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'1992 consensus' no longer useful: Han Kuo-yu chief adviser

2019/07/30 19:19:55

Han Kuo-yu's (韓國瑜/CNA file photo)

Taipei, July 30 (CNA) Former Premier Chang San-cheng (張善政) has suggested that the opposition Kuomintang (KMT) stop using the term "1992 consensus," which he said should be changed into something that he claimed is "more neutral," such as "constitutional one China, Taiwan first."

Chang, a blue-leaning independent who announced his presidency bid in the 2020 election in February, confirmed during a radio interview Tuesday that he has accepted KMT presidential candidate Han Kuo-yu's (韓國瑜) invitation to serve as convener of Han's team of national policy advisers.

He has not publicly renounced the bid, but the confirmation suggests that his position in the presidential race will be a policy planner for Han, the Kaohsiung mayor who the KMT formally nominated Sunday to be its presidential candidate.

Asked what policy advice he will give to Han, the 65-year-old Chang, who served as premier, vice premier and minister of technology in the administration of former President Ma Ying-jeou (馬英九), said he will first propose a cross-Taiwan Strait policy and policies that are perceptible and beneficial to young people.

In term of cross-strait relations, Chang said the KMT has advocated the "1992 consensus" and "one China, different interpretations."

However, "everyone now knows the other side no longer accepts (the concept of) "one China, different interpretations," he said, therefore people cannot continue to adhere to the "1992 consensus" and "one China, different interpretations" together.

Moreover, the term "1992 consensus" has been stigmatized as equivalent to Beijing's "one China, two systems" formula. Although the "1992 consensus" had its use in the past, it is no longer fit for use, Chang contended.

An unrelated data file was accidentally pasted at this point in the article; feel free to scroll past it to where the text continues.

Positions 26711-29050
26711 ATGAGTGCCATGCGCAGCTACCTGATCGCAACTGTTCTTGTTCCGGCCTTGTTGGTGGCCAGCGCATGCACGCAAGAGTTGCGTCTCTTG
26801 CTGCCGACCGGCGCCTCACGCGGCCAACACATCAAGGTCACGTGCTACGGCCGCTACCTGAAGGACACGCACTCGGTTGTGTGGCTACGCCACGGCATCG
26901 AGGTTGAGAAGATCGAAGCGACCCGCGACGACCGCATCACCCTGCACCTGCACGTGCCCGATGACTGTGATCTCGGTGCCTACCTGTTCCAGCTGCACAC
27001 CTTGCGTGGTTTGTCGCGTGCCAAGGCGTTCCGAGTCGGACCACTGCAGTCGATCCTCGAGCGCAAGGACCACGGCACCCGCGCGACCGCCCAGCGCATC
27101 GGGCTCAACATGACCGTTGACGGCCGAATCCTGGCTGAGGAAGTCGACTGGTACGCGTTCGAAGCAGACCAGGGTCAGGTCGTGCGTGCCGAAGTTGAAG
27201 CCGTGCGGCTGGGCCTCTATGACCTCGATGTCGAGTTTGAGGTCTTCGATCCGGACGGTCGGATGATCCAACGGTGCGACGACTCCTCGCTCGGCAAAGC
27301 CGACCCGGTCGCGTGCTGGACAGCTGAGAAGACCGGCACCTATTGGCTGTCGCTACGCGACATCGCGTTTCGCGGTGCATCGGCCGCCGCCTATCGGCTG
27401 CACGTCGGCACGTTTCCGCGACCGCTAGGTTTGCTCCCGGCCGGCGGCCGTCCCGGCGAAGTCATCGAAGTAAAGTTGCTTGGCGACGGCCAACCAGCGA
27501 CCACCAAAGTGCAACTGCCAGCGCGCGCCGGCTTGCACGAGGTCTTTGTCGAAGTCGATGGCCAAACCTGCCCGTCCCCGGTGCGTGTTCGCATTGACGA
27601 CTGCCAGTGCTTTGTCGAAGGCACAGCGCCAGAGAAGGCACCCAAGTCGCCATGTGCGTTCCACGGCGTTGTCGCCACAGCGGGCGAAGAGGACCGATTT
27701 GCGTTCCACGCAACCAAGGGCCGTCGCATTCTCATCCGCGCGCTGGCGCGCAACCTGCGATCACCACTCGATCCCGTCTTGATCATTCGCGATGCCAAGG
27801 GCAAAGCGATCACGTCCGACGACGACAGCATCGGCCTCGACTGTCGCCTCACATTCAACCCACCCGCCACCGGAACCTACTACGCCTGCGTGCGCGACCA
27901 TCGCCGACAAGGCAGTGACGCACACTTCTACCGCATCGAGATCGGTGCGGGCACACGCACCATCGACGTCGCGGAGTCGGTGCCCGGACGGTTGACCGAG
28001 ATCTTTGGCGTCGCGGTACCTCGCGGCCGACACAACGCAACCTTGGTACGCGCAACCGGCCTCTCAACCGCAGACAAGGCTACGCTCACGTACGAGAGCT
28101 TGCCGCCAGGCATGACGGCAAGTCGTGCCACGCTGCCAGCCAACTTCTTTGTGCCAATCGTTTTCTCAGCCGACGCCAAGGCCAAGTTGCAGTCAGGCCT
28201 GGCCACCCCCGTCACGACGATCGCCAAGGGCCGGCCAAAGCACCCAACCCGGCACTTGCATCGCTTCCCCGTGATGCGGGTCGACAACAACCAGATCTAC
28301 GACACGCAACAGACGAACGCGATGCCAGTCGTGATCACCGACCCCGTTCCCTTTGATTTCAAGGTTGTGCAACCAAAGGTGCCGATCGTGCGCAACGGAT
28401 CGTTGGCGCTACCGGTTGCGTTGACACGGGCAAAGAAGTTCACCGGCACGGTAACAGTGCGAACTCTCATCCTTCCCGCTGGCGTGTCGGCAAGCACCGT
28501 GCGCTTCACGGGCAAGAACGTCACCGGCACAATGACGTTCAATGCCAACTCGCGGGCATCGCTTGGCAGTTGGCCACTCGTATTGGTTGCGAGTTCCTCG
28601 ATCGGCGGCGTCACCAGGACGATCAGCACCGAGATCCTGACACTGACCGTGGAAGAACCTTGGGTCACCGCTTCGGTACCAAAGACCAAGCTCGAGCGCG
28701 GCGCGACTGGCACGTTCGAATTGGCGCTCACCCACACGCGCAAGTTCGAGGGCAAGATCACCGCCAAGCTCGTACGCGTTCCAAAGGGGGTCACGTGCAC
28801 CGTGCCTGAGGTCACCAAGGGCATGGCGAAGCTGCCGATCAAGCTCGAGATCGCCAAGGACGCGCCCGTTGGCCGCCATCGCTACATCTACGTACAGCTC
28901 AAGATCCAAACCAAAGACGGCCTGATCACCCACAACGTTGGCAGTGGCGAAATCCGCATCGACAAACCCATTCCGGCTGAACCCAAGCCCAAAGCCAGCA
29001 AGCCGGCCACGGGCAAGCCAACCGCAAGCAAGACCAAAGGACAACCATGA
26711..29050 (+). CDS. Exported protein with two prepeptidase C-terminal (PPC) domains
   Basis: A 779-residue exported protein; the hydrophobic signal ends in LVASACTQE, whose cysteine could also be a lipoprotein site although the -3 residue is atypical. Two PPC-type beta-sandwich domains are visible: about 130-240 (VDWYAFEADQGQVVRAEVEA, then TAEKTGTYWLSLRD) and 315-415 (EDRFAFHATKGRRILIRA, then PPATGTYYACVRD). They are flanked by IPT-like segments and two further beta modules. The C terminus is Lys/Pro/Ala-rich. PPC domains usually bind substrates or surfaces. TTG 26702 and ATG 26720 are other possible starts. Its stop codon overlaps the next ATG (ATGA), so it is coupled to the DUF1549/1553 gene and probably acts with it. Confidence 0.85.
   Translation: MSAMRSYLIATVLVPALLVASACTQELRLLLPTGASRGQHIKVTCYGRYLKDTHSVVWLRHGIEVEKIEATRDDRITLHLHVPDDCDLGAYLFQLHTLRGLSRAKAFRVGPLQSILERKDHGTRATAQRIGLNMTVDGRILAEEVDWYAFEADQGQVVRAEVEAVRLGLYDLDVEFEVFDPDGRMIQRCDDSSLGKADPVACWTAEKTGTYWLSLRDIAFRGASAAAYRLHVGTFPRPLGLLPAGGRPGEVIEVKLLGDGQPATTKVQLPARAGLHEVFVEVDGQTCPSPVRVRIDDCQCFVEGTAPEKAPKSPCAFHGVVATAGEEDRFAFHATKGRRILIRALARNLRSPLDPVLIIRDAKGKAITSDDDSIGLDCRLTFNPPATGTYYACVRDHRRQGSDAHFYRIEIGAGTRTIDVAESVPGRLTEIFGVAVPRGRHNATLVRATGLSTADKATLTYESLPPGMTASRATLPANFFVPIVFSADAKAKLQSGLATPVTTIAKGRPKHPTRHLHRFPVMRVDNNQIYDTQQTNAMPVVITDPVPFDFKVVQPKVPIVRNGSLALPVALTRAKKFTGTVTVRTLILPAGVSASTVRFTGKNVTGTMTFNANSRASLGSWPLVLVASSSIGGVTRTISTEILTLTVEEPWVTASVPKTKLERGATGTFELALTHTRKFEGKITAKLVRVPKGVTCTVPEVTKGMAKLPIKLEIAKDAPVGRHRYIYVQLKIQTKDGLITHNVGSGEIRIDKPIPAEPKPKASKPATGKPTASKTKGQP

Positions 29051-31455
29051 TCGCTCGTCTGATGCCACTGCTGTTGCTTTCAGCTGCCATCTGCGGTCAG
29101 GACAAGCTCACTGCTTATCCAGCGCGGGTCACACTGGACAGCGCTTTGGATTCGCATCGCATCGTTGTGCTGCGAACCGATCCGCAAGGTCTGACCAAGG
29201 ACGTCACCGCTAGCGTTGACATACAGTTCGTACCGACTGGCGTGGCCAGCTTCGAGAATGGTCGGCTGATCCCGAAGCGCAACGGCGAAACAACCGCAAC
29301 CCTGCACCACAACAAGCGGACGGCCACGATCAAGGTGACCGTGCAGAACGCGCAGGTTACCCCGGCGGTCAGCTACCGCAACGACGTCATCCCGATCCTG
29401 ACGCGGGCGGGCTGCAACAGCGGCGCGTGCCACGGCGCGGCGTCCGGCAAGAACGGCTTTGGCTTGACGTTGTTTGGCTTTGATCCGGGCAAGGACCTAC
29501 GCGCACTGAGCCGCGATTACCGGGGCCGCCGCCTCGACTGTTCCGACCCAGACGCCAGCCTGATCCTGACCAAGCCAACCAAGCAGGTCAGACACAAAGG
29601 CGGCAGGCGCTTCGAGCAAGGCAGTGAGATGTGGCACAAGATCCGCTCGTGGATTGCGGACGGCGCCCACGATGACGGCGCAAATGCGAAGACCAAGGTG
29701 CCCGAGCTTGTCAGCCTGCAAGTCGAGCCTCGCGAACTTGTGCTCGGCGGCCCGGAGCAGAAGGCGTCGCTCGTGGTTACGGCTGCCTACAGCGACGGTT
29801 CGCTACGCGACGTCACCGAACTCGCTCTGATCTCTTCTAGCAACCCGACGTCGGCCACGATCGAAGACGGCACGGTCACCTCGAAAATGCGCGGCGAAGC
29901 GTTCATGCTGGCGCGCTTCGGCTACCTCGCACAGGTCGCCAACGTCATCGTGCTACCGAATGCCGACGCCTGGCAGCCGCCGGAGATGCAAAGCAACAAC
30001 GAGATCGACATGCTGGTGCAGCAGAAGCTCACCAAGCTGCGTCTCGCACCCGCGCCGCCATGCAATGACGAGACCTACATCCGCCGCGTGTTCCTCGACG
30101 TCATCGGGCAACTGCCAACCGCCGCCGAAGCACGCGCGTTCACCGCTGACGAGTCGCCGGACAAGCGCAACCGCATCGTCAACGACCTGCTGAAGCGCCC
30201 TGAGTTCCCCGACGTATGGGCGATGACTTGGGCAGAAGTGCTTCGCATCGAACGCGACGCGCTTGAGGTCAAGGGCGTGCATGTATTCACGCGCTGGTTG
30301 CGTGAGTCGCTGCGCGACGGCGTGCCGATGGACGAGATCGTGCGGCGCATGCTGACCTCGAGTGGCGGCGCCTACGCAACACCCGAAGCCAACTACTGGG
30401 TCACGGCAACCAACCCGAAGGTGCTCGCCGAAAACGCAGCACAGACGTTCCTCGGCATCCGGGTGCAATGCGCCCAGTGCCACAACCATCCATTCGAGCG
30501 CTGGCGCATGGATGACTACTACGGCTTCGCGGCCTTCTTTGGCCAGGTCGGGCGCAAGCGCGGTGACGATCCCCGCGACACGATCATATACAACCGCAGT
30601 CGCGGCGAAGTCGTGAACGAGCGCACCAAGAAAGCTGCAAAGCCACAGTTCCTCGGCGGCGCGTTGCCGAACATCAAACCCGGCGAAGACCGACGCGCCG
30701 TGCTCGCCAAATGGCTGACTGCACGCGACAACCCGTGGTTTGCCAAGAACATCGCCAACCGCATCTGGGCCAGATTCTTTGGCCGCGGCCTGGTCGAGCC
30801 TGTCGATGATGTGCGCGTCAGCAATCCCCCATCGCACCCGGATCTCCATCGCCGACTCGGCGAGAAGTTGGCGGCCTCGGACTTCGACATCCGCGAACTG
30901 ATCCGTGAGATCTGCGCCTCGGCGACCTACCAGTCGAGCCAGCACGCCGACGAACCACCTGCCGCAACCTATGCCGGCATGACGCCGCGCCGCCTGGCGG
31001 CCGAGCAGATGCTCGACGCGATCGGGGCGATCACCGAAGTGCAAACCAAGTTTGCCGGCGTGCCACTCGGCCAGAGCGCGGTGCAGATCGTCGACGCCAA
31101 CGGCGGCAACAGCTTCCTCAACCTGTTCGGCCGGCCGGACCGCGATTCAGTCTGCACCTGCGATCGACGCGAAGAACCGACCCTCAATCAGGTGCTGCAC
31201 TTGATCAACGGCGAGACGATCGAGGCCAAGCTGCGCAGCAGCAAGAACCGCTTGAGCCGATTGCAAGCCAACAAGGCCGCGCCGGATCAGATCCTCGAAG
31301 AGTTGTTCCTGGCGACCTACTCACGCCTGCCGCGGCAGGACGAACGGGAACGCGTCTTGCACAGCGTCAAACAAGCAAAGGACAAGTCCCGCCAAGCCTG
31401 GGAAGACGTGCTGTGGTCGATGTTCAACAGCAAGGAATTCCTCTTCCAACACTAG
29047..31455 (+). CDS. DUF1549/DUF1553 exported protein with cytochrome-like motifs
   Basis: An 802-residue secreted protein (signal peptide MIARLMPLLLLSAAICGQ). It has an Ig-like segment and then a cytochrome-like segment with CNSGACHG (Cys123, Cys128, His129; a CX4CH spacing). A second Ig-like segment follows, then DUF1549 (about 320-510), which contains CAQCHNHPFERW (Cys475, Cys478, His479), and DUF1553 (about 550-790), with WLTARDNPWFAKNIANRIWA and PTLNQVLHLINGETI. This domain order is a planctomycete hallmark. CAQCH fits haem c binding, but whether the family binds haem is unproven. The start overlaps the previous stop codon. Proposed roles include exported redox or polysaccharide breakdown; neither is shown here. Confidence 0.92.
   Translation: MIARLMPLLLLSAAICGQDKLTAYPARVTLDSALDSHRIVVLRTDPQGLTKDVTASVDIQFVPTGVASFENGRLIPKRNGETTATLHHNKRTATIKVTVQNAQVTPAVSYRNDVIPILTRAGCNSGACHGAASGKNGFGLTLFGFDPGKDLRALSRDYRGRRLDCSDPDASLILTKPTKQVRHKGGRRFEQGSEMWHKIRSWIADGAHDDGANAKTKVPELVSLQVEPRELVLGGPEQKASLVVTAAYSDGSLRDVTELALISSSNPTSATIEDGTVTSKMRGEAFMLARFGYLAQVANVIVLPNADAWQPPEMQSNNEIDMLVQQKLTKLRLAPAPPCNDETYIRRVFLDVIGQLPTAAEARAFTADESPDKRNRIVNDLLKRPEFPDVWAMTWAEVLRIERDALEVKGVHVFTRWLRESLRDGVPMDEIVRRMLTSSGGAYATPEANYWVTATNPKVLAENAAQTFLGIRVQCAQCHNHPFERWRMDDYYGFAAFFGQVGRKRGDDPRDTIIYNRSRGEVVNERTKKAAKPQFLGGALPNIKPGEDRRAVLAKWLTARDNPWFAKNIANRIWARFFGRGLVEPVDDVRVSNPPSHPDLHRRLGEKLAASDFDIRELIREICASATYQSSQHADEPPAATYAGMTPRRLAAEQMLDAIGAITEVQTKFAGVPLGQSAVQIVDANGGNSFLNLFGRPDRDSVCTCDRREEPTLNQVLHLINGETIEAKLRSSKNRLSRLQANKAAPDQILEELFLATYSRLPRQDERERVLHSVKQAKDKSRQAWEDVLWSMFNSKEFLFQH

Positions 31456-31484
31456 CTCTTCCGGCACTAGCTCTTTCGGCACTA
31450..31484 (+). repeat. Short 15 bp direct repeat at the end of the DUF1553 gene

"The term should be revised into 'constitutional one China, Taiwan first.' Since the other side of the strait wants 'one China' and does not accept 'different interpretations,' and the Republic of China Constitution says 'one China,' then 'constitutional one China' it is," Chang said, without elaborating.

Chang's interpretation of the ROC Constitution as saying 'one China' echoes Ma's interpretation of it.

In 2008, Ma told the Liberty Times in an interview that the territory of the ROC "according to its existing national boundaries" also includes mainland China, coining the concept "constitutional one China."

However, the current Constitution does not specify the territory of the Republic of China, and does not mention the term 'one China,' leaving room for debate.

Even though Chang recommends the concept "constitutional one China," he also notes that the principles of cross-strait exchanges should be "Taiwan first."

"If Han Kuo-yu wishes to be a different KMT member, he must end the use of '1992 consensus,'" according to Chang.

As for the policies aimed at improving the lives of young people, the presidential candidate's policy adviser advised the promotion of the development of the digital technology sectors, which he said employ most of the nation's young people.

Chang also suggested that residences for young people should be built close to locations that make it easy for people to go to school and work.

"Jobs, wages and living environment" are what young people care about the most, he said, touting Han as the person who can address the issues better than President Tsai Ing-wen (蔡英文).

The "1992 consensus" is a tacit understanding reached in 1992 between the then-KMT government of Taiwan and the Chinese Communist government.

The consensus has been consistently interpreted by the KMT as both sides of the Taiwan Strait acknowledging that there is only "one China," with each side free to interpret what that means. Tsai of the independence-leaning Democratic Progressive Party has rejected it since taking power in May 2016, leading Beijing to call a halt to cross-strait dialogue.

(By Yu Hsiang and Elizabeth Hsu)
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